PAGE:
As I mentioned earlier, I spent this weekend at Camp Dawson, W.Va., with IUP’s ROTC students and four other journalists. We got the chance to experience the training that the Army goes through and learn first-hand what it’s like in the day of a solider, more or less. Sure, there were no real guns, the weather was absolutely beautiful and I had a warm bed to sleep in every night, but it was a life-changing experience.
The other journalists and I seem to have had a skewed view of the Army before we went on this trip. Personally, I always viewed the Army as being kind of intimidating. When I see an ROTC student walking around campus in uniform on a Thursday, I don’t know how to act. Now, I have a lot of respect for them and the things they do. I won’t be afraid to talk to one of them.
A normal day for me consists of eating three giant, greasy meals, sleeping every chance I can get, complaining about paper cuts, complaining about the rain, complaining about most things, actually, and sitting at one of my two desk-jobs.
A normal day this weekend consisted of waking up at 5 a.m., not showering, doing strenuous activities (more the cadets
than me, but I put in an effort), eating MREs (pre-packed military, rationed food that in real war they only get once or twice a day), walking around in the middle of the night without a flashlight, jumping in to pools blindfolded with a uniform on (again, I didn’t do that), and getting a good four hours of sleep before getting up to do it again the next day.
It’s amazing what these people go through. And amazing to hear stories about what it’s like serving in places like Afghanistan.
I learned a lot about myself this weekend too. About my strengths and weaknesses. About what makes me happy, and what makes me break.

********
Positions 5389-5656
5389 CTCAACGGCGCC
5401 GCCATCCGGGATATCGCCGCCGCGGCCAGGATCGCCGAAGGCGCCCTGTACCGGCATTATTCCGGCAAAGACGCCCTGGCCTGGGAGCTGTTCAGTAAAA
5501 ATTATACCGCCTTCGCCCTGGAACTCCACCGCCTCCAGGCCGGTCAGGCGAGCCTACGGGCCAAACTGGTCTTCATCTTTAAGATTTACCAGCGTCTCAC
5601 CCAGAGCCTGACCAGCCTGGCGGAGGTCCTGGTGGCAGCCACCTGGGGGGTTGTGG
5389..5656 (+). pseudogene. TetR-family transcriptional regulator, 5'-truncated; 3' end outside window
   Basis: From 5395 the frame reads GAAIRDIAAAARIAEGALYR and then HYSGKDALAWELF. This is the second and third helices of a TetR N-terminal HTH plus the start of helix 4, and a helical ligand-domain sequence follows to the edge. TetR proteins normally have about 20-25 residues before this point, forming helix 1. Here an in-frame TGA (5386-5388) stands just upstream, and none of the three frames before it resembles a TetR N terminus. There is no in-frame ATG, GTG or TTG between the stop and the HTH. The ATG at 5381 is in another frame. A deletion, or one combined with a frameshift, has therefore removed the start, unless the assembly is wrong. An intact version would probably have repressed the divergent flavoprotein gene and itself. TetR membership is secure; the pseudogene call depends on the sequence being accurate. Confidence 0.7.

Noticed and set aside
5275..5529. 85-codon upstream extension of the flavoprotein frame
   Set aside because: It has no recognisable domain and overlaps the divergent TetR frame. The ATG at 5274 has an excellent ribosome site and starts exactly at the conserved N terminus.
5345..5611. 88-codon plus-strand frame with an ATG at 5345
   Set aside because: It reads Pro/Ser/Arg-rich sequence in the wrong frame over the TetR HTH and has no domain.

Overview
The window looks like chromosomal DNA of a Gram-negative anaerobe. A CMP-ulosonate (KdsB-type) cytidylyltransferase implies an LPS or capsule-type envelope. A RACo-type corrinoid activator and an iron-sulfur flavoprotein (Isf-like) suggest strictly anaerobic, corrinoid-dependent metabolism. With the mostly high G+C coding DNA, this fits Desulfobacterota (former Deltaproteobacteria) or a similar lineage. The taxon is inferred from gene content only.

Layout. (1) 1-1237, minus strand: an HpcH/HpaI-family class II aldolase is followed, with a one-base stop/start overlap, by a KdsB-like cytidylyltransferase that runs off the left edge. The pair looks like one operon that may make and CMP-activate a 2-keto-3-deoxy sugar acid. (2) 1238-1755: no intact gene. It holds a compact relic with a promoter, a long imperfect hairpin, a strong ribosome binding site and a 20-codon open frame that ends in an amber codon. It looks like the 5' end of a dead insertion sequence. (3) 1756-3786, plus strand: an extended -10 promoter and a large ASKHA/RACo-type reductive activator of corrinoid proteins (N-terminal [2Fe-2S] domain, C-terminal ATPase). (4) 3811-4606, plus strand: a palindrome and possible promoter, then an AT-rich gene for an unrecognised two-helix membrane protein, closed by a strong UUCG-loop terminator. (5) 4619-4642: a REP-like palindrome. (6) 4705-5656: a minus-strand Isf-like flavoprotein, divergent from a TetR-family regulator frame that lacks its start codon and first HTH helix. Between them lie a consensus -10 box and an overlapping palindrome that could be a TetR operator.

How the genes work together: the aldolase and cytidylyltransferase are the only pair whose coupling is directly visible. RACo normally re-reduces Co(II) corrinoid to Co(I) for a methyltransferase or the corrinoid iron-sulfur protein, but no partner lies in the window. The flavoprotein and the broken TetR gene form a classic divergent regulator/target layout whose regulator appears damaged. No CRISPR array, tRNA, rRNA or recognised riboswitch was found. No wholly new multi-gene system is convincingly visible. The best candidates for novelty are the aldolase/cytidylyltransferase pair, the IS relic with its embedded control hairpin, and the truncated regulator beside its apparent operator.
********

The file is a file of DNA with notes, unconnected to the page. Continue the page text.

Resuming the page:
Leaving on Friday, I thought that I would have a normal, technology-filled weekend, since I was sent as the “social media girl” of the group. I didn’t have service. I didn’t have wi-fi. The best part? I loved it.
Don’t get me wrong, I love my jobs, I love working in social media, I love being surrounded by technology every day. Saturday night though, when I had no cell phone service and was out in the middle of nowhere with no light and just a few people I’d gotten to know, I remembered what it was like when I was younger and didn’t worry about tweeting or checking my email. It was like I was home with my friends in eighth grade again, just laying out in the middle of a field at night and looking at the millions of stars that you can only see when you’re out of civilization. I needed that.
I also needed a change of attitude. I went in to this trip excited to try everything, and as they would say “shit talking” about how excited I was about everything.
But I can’t do everything.
I can’t repel down a tower without smacking my face off of it. I can’t climb on top of buildings, because I’m afraid to come back down, even when there’s an entire group of men waiting at the bottom to catch me. I can’t expect people to take what I do seriously (they don’t, obviously). I can’t take a paintball to the leg without crying my eyes out.
Worst of all, I can’t handle being laughed at for all of these things without crying more. Which makes me a total wimp.
I need to stop being so full of myself.
The weekend was amazing. I’m not really sure what I was expecting, but it certainly wasn’t anything like this.
I’m changed by the stories I heard, about basic training, about being overseas or just on the other side of the country and being excited to get a four-day-late letter. I’m inspired to write so much, not necessarily about my experience, but about the people I met. I’m looking forward to writing my story for The Penn tomorrow, and it seems like I’m hardly ever motivated to write an article anymore.